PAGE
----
Law professor inspires gift to help future students

6 December 2018
Supporting students through the first year of the Juris Doctor degree program
The Colin Phegan Lectureship is giving future generations the skills and confidence needed to study law.
Colin Phegan

Emeritus Professor Colin Phegan


Tom Yim says he would never have got through university without the help of Emeritus Professor Colin Phegan. Now he is honouring his former lecturer by making a gift that will help a new generation of law students.

In honour of the professor who helped him through law school, philanthropist Tom Yim has donated $195,000 to support law students.

It is Yim’s second major gift to support the Colin Phegan Lectureship, a teaching position at the University of Sydney Law School that the Yim family helped establish with an initial $180,000 gift in 2013. The lectureship is named for former law school dean, Emeritus Professor Colin Phegan.

When Yim first arrived at the University in 1969, he struggled. He had grown up in Hong Kong and English wasn’t his first language. “I had to use a dictionary for every paragraph I read,” he says. “It was a challenge and I wasn’t a good student.”

Professor Phegan noticed Yim was having trouble, pulled him aside and talked him through some of the complexities of case law. “It was just a 20-minute talk, but without it, I would never have made it through,” says Yim.

When Yim told current Dean and Head of School Professor Joellen Riley that he wanted to make a gift in Professor Phegan’s honour, she suggested he help establish a new teaching position.

Andrew Dyer and Tom Yin

Mr Andrew Dyer with alumnus and donor Tom Yin

In 2014, Andrew Dyer was appointed as the inaugural Colin Phegan lecturer. His first task was to create a course that would help first-year students in the Juris Doctor graduate degree program gain the skills and confidence needed to study law.

Dyer’s Legal Reasoning course aims to help students read cases and other legal material, and answer questions with the precision required in law exams. “A lot of people who come into law have a hard time because they just haven’t read this sort of material before and they’re not sure how to interpret it,” Dyer says.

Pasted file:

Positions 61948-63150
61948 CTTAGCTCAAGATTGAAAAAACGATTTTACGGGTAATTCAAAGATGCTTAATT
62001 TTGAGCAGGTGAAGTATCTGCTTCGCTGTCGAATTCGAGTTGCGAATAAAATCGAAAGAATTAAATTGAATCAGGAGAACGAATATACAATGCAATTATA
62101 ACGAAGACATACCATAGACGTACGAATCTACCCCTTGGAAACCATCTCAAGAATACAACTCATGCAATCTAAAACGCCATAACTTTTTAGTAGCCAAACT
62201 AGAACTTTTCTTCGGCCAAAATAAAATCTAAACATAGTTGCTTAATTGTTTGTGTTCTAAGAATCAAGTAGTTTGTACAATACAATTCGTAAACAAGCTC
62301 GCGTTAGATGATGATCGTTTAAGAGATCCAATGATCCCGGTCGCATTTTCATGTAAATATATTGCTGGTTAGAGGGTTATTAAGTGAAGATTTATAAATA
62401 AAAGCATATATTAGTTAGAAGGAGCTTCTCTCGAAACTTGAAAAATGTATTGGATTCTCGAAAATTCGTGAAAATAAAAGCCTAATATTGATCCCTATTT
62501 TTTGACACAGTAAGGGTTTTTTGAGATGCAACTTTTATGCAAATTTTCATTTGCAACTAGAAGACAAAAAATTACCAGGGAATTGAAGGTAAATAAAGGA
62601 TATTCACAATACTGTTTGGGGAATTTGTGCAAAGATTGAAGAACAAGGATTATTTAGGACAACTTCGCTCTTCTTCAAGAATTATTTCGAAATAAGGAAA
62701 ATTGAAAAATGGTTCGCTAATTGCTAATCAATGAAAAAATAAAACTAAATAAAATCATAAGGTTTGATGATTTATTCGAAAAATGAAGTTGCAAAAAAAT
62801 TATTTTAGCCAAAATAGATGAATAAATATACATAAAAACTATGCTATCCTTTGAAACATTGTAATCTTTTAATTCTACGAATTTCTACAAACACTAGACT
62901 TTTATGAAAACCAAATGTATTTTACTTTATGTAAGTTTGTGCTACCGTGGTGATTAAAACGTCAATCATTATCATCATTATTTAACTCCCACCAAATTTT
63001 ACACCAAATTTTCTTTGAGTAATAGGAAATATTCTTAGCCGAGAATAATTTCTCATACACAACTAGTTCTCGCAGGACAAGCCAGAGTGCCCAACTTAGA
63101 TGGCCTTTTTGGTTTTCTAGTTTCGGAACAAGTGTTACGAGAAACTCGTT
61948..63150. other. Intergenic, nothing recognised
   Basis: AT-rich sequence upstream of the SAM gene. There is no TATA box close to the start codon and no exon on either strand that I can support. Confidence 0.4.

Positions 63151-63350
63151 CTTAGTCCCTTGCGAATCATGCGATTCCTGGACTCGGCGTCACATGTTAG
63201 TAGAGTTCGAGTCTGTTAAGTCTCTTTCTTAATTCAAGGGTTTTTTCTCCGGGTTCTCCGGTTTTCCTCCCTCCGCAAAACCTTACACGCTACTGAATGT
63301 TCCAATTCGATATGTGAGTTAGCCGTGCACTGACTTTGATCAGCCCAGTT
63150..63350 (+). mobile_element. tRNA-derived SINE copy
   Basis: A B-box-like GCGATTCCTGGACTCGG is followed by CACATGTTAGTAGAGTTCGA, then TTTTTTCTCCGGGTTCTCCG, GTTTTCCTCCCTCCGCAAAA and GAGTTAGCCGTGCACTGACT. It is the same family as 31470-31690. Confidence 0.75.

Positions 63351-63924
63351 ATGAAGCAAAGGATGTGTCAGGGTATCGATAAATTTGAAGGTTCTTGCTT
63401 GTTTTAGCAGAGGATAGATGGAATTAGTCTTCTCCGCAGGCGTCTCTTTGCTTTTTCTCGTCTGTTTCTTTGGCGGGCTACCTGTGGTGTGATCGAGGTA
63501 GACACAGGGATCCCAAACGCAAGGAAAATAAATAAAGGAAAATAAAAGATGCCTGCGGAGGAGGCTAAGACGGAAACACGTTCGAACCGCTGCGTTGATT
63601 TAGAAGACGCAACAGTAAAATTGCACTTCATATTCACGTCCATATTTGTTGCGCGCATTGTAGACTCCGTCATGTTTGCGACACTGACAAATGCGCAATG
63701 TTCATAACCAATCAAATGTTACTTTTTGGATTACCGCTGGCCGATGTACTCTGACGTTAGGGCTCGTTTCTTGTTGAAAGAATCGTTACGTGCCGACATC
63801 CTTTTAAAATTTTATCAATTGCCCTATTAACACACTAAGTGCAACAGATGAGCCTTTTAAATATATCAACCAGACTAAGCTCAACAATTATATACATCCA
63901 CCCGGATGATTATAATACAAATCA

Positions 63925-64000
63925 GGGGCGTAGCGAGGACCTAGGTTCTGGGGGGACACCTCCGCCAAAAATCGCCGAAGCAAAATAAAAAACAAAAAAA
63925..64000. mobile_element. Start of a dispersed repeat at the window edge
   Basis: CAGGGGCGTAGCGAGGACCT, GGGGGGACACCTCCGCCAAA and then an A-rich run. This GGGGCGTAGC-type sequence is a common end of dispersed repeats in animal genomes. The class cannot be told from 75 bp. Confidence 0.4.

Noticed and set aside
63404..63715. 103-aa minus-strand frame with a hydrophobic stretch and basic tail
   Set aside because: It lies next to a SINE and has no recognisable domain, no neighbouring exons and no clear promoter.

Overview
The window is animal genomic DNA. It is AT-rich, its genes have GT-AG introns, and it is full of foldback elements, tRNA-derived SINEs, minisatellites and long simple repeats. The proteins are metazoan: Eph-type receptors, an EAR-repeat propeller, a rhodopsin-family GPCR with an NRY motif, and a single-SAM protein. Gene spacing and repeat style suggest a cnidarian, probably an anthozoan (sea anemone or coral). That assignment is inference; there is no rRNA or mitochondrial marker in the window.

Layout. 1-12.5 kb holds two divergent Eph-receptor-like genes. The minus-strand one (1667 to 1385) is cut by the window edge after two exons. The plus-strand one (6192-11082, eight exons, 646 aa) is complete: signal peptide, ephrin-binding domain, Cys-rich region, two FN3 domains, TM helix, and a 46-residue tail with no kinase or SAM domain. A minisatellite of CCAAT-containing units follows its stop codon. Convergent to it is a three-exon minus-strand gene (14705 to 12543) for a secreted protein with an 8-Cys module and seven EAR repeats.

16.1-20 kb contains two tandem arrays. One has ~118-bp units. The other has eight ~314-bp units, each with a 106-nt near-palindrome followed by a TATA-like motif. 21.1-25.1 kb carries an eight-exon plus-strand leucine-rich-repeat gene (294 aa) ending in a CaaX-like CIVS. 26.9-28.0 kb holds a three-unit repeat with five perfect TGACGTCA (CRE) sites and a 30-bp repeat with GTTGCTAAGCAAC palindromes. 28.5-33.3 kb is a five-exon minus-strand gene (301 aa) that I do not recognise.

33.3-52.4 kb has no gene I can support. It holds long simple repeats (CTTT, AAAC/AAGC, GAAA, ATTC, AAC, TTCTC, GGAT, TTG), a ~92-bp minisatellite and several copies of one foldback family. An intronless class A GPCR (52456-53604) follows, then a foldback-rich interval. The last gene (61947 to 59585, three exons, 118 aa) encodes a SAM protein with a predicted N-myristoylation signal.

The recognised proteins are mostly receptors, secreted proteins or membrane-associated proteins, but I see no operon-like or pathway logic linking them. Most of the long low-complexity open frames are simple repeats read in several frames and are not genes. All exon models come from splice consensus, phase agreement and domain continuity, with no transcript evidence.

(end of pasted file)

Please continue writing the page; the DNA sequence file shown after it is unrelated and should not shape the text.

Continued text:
David Helvadjian came to the law school having worked in compliance roles. He reveals “I thought I would be able to start my legal education merely by picking up a law book. However, I quickly realised I was encountering an entirely different language and approach.”

To his students, Dyer acts as a guide and translator. His approach and the way he structures the course means he can break down complex legal analysis and provide his students with the building blocks needed to be able to read a judgement correctly, apply statute, come to legal conclusions and answer a problem question – to essentially learn the language and how to approach law.

Dyer came to law after a stint working in television, acting in and writing sketch comedy for Channel Seven. His background in drama has only added to the success of the course and won him the respect of his students.

“Andrew’s theatrical teaching style reminds students that the law, rather than existing in the abstract, is found in firecracker mishaps at night markets and calamities in ticketed car parks. In this way, Legal Reasoning brought the law back within our grasp,” says Juris Doctor student, Eleanor Makeig.

Yim’s latest gift will ensure Dyer can continue his work. The new course has been a hit with students. Dyer is particularly pleased about the feedback from international students of non‑English-speaking backgrounds.

“Many of them have said the tutorials have been particularly helpful because they’re coming from totally different societies where there is a different legal culture,” he says. “They’ve told me it’s really helped them understand what’s required at law school in Australia.”

For a majority of students, the important skills gained in Legal Reasoning have carried over throughout their degrees.

“The legal reasoning techniques Andrew taught were not limited in application to the contracts and torts subjects. The reasoning methods he instilled were critical in helping me successfully complete other first-year subjects, such as criminal and public law. And, I continue to draw upon Andrew’s legal reasoning techniques in my other subjects,” says student Thomas Poberezny-Lynch.

As for Yim, after graduating he practised law then moved into business and investment. “Having some background in law is extremely useful in business,” he says. “I’m so grateful that I had an education and I’m so grateful that I have an opportunity to give back.”

He is thrilled with the progress Dyer has made at the law school. “He’s giving students the opportunity to talk through issues of case law and helping them get through the mist, so to speak.

“That’s exactly how Colin Phegan helped me in those 20 minutes all those years ago.”

Colin Phegan Lecturer